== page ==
I associate Valentines Day with starting slug/snail control! Nothing as exciting as roses I'm afraid!
Yes, time is an important factor when deciding when to prune the roses! I'm surprised you have to start the slug control so early! They don't let you rest long, do they!?Delete
Happy Valentines Day, Holley. No pruning happening here, we're getting another 4" of snow today. It makes me smile to think there are other gardeners who are already enjoying the great outdoors though. Nothing gets planted around here until June, that is, IF the snow is gone, lol.ReplyDelete
What an appropriate day to think of roses!
I can not imagine having so much snow. I guess it's all whatever one gets used to. Of course, about the time you're starting to garden in earnest, I'm having to take a break - from our heat! Stay safe in all that snow!Delete
Pruning? Amazing, Holley. We still have snow here. Happy Sweethearts Day!ReplyDelete
February does sound like more of a snowy month than a gardening month! I hope you're staying warm! Happy Valentine's day.Delete
I love the story you told of your family planting on Valentine's Day! What a wonderful thing to have memories of your dad and grandfather doing that! Potatoes are the best from the garden aren't they??? Have fun pruning and planting lady and here's to a wonderful heart day!!! I always enjoy seeing your beautiful roses!!!ReplyDelete
My father has so many memories of planting things with his father (he was a farmer). Some of his memories are not very wonderful to him, I'm afraid. I think he decided farming was much too hard to do for a living. But he still always loved to garden and has always had one, even though it has shrunk over time.Delete
Thanks! I'm looking forward to seeing them again! :)Delete
Happy valentines day Holly, not too much longer to wait for roses now. Ours are in resting mode with a flush due in autumn.ReplyDelete
That's how mine do. Rest in the middle of summer, then flush again in autumn. It's bittersweet to see them then - I know it won't be long then before they rest again for the winter.Delete
Good question -- when it is time to prune roses here in zone 6? I thought of asking you that, but alas, you have asked that. Can I prune them though it is snowing outside? In which state, your father and grandfather used to farm? You must have had a lovely childhood then, playing on farms :-)?ReplyDelete
My family has lived in Texas for generations - back to before the Civil War. I didn't play on farms, but my dad grew up on one, and he would visit and help my grandfather out quite often. As to pruning your roses, no, don't prune them now while there's snow outside! If you have a forsythia, or know of one somewhere around, prune your roses when it starts blooming. I imagine that's going to be quite a bit later than here - March, probably. And be sure your roses are repeat bloomers - once-bloomers don't get pruned until after they bloom. Hope that helps you!Delete
Happy Valentine's Day Holley. Nice of you to post the roses. I received roses from my husband today.ReplyDelete
How nice! I was taken out to lunch, to a movie, and then shopping for an upcoming anniversary present. It was a great day. I guess I'll prune and plant tomorrow! :)Delete
Beautiful roses! Happy Valentine's Day :)ReplyDelete
Happy Valentines' day to you, too! Hope it was a great one! :)Delete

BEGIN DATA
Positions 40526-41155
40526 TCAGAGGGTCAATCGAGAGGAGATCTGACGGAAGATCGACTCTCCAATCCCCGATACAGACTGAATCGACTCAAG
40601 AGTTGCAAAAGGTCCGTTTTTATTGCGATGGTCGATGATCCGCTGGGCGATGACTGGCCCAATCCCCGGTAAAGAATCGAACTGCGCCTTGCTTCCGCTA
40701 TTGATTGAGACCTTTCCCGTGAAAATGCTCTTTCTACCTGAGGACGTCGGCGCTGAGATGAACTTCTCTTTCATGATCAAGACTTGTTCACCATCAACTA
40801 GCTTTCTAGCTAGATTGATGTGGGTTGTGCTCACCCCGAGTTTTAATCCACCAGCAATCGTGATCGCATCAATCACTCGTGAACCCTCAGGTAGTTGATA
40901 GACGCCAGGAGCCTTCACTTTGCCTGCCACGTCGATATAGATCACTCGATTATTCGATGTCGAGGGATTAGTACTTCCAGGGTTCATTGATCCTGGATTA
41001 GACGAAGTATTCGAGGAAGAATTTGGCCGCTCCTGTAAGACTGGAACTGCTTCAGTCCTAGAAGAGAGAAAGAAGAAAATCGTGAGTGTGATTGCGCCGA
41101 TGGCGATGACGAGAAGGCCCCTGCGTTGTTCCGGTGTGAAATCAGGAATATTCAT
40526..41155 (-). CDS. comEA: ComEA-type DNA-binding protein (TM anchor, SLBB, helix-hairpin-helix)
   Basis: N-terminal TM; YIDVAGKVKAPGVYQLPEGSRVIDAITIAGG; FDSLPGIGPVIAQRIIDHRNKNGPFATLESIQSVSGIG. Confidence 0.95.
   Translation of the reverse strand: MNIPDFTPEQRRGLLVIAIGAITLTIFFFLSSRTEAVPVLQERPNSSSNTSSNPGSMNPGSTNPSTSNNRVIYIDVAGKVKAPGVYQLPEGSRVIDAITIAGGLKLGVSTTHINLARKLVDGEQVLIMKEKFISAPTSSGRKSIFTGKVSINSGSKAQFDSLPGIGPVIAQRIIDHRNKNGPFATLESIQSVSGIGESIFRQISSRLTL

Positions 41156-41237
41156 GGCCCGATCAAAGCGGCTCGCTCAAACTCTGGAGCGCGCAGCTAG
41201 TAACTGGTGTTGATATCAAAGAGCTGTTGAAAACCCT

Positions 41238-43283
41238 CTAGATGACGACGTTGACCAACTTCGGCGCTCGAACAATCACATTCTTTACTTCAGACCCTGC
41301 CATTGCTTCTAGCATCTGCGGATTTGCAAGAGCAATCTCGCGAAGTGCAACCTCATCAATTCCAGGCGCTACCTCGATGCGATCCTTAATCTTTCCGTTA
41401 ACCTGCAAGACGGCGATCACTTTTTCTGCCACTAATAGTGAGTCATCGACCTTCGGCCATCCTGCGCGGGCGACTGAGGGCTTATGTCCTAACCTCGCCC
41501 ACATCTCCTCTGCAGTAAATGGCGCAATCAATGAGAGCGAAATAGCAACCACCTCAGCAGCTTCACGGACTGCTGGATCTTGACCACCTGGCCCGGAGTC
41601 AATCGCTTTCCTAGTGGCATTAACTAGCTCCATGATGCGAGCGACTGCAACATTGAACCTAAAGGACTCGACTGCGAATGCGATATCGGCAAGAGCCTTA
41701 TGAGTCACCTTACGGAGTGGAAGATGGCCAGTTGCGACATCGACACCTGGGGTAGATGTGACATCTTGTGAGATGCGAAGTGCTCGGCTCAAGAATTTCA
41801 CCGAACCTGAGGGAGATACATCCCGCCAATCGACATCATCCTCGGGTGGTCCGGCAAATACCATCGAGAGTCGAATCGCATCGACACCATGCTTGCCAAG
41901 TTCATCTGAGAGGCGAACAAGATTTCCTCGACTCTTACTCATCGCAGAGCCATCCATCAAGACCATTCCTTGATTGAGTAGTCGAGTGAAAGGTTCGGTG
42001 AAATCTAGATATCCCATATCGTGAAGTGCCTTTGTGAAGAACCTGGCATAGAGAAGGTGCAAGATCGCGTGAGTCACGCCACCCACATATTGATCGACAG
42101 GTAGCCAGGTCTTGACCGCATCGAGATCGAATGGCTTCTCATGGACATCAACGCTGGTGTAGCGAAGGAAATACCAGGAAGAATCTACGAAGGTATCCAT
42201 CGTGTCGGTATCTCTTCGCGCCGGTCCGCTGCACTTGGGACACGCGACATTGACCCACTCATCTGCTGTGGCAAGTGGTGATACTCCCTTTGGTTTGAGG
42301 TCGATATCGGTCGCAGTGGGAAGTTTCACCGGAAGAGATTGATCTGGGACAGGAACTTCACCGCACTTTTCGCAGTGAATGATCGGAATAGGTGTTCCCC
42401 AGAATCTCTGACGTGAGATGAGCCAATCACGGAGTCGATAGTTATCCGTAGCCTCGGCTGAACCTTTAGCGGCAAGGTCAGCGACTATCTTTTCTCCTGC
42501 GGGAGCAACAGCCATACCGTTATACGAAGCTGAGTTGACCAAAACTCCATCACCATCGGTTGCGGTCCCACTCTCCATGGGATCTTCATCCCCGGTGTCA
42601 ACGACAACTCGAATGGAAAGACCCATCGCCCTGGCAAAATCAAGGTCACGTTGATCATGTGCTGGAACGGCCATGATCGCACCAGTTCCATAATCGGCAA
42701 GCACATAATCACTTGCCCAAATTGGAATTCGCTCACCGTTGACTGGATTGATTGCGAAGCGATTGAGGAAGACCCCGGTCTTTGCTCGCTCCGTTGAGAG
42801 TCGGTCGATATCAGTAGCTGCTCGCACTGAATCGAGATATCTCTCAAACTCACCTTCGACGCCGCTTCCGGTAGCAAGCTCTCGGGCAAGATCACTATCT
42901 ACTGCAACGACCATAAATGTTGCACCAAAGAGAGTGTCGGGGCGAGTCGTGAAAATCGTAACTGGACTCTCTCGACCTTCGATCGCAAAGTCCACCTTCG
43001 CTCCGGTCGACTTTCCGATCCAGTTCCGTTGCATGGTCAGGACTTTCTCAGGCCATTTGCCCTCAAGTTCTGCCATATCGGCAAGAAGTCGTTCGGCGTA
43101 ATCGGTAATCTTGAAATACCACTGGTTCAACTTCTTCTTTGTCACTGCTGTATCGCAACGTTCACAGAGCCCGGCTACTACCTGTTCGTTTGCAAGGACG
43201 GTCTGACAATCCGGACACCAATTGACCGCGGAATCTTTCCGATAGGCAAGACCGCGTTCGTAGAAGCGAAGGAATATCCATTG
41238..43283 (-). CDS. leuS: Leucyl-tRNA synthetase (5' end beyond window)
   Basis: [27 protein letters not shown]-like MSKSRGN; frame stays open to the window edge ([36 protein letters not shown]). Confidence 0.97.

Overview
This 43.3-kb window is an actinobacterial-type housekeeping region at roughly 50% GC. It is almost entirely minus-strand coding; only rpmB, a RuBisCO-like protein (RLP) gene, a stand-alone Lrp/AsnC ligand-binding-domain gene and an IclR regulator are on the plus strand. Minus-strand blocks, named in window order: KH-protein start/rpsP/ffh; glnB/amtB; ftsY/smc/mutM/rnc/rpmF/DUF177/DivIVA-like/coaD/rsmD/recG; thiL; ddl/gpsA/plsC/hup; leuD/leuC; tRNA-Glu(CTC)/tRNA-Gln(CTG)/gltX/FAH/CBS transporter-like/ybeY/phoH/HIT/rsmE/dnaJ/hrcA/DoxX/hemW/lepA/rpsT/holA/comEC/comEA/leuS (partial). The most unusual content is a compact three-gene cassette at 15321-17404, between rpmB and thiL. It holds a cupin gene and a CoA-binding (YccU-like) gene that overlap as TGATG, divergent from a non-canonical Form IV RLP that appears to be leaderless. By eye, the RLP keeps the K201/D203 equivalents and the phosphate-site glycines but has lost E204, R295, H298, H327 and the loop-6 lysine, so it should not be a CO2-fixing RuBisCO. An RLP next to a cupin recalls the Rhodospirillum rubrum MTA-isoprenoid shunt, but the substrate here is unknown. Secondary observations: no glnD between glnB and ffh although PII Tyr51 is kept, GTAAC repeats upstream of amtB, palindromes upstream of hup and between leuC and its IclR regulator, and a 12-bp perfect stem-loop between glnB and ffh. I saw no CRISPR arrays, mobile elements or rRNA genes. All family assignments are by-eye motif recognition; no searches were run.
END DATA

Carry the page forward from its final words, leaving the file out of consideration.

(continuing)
Wow, must be nice to prune Roses in February! No, I won't be pruning Roses again until...June?! Yes, I think I will be spending lots of time in the south after I retire. ;-)ReplyDelete
Seriously? June? I hope you are talking about once-blooming roses, and that by then you have enjoyed loads of blooms off them!Delete
happy valentines day! I am on a quest to find a way to have my roses bloom on valentines day (to save money!) but until global warming reaches us in the NW it won't be happening. I usually prune in april if weather permits. The rule of (possibly green) thumb is after danger of last frost because the plant will start to grow once you prune and if new growth freezes, that ain't good.ReplyDelete
Wouldn't that be nice if the roses would bloom in time for Valentine's! I think they actually do that in California! Lucky them!Delete
I am looking forward to start pruning roses too, but we have to wait till March in our area. From March on when there is no frost or snow I am off to the garden.ReplyDelete
It won't be long now! March is just around the corner! :)Delete
Thanks for the reminder, Holley! In our area, we usually prune the roses when the forsythia blooms. As crazy as our weather has been lately, that will probably be soon. I'll have to keep an eye out.ReplyDelete
That is the standard rule for wherever one lives - when the forsythia blooms. I really need to add a forsythia bush to my garden, so I could rely upon it instead of a date. I think it would actually be much more accurate!Delete
I am always a little baffled by pruning roses. I have mostly shrub roses and one rambler. Mostly I do light "clean up" pruning.ReplyDelete
I have a lot of shrub roses in my garden, too. And instead of ramblers, which find it too hot here, I have hybrid musks, noisettes, and other old roses that don't need or like to be pruned. Makes it much easier!Delete
I need to learn about roses, having just inherited three shrub roses and a couple of ramblers! I am having to cut the ramblers hard back this year because we need to replace the fence, so no flowers until next year.ReplyDelete
Oh, that's a little sad. Our gardens really do teach us patience. I hope your shrub roses make up for it with an extra volume of blooms!Delete
well, it used to be Valentine's Day for me, too. But then my one and only rose (a Knock Out, no less), got rose rosette disease so I had to get rid of it. I have been too spooked to get another. So sad, since I love roses!ReplyDelete
Oh, I'm so sorry that RRD has affected your garden! My garden so far has been spared. I'm worried, though, that it might hit my garden sometime in the future, and I would be devastated. I can't imagine what my garden would look like without my roses - it would be very bare.Delete
Holley I am a little late getting around, but thank you for the lovely roses on Valentine's Day!ReplyDelete
Glad you enjoyed them. I can't wait to see them again this year!Delete